David Coats shares the results of a very interesting analysis that Correlation Ventures has produced based on its own data.
The company analyzed more than 31,000 exits over a period from 1998 to 2017 to determine the correlations between the number of investors on the board of companies and the results. The comparison was made on the number of VCs present at the time of the financing and realized multiples for investors in that round.
The results show a clear (and quick) degradation of the multiples when there are more than two VCs present on the board of the company.
It is useful to specify that the analysis also did what was necessary to avoid seeing the results biased by the investment phase between early stage and late stage. The same is true for differences in industries or time periods.
Seth Levine also comments on these results in his blog by explaining that having more VCs on the board will increase the chances for the CEO to receive contradictory advice. Similarly, the CEO spends more time managing his board, to the detriment of his business. Levine points out that too many VCs on the board is a disadvantage even if they all are excellent professionals.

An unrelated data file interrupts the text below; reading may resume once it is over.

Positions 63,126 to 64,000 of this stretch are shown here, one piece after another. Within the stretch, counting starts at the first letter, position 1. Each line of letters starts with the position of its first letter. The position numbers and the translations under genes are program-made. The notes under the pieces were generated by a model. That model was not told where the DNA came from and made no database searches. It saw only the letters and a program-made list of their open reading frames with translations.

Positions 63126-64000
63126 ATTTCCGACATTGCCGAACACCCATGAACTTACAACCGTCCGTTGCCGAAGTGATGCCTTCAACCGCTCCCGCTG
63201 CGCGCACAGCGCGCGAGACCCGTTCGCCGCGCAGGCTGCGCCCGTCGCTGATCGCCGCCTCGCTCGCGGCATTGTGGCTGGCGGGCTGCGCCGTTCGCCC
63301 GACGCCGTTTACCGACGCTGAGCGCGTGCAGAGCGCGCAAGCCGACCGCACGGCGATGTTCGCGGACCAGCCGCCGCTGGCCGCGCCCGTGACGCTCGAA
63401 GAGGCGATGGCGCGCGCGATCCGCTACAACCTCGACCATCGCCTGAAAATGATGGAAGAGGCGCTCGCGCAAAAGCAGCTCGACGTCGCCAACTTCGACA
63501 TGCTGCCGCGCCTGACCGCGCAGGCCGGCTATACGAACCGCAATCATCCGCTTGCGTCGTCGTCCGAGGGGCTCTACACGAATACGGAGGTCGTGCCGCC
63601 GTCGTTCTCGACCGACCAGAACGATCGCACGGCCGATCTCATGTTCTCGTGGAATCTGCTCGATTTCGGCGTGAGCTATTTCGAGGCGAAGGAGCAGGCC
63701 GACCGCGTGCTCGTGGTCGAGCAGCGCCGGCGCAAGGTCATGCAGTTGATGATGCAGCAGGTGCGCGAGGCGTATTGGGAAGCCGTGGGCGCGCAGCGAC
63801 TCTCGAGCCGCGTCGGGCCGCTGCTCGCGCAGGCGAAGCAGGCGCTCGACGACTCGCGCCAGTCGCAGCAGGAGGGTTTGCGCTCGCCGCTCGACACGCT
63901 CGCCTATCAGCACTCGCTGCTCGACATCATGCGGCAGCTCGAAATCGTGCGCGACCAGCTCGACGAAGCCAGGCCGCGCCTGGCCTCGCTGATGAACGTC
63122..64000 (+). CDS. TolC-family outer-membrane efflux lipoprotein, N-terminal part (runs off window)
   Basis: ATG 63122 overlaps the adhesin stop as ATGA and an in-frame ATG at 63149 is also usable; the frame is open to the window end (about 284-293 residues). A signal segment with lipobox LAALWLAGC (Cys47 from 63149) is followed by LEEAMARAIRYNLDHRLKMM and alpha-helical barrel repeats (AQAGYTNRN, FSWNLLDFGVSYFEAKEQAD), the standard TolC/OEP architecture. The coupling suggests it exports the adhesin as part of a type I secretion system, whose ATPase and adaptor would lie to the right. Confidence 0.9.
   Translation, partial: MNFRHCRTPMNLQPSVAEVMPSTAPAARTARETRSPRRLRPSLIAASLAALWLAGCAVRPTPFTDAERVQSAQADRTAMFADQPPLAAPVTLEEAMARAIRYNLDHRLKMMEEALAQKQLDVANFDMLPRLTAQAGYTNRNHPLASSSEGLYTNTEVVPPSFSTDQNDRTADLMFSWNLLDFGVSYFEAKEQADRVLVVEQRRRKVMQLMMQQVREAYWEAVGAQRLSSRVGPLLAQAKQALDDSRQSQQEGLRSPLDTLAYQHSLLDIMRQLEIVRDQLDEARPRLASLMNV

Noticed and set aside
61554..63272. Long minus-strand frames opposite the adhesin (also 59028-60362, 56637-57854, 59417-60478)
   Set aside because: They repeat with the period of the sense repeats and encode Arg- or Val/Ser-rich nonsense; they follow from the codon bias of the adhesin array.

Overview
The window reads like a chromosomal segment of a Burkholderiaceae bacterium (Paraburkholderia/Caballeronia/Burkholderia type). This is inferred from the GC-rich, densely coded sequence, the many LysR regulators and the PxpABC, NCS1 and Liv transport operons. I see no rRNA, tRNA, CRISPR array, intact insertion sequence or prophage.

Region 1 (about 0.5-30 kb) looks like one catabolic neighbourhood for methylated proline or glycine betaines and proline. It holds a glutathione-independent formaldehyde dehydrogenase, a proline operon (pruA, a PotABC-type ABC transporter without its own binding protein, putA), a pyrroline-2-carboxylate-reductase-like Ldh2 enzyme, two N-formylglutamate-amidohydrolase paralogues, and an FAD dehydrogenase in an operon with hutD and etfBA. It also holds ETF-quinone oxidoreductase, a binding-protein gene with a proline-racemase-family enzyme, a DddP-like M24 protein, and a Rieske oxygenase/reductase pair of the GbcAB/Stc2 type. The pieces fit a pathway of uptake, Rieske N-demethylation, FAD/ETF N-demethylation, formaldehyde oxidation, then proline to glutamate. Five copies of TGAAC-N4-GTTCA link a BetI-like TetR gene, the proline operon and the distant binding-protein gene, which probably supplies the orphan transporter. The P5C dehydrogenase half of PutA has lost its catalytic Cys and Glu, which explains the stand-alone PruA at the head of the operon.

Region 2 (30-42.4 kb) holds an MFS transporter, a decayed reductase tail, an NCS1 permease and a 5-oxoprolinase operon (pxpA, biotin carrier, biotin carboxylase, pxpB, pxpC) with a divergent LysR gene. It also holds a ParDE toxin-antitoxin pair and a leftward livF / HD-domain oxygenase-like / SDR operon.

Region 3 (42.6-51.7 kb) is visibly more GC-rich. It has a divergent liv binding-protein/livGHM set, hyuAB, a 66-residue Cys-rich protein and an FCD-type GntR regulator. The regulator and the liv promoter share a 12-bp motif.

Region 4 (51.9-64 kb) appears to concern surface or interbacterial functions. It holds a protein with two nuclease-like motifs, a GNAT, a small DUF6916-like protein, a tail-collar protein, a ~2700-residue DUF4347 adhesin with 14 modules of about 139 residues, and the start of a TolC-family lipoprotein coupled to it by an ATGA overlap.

Of course we have to be very careful that correlation does not mean causality. Each company must be taken in its global context before pointing to the number of VCs as the cause of a valuation problem.
An interesting analysis I invite you to read so you can have this data in mind if the question arises of adding new investors to your board.
My co-founder Trevor Kienzle and I have each served on both functional and dysfunctional boards during 20+ years as VCs and before that as entrepreneurs. We’ve also discussed this topic with many other experienced VCs and management teams. The consensus appears to be that boards with too many VCs can create too much distraction for CEOs and senior management teams. They must devote valuable time to managing boards rather than focusing that time on other mission-critical tasks, such as acquiring their next customers, making progress on the product, or hiring key additions to the team. Also, the larger the number of VCs, the higher the likelihood of conflicting agendas. Finally, it may be the case that at some point incremental board positions would often be better filled by independent directors with highly targeted relevant expertise versus another VC.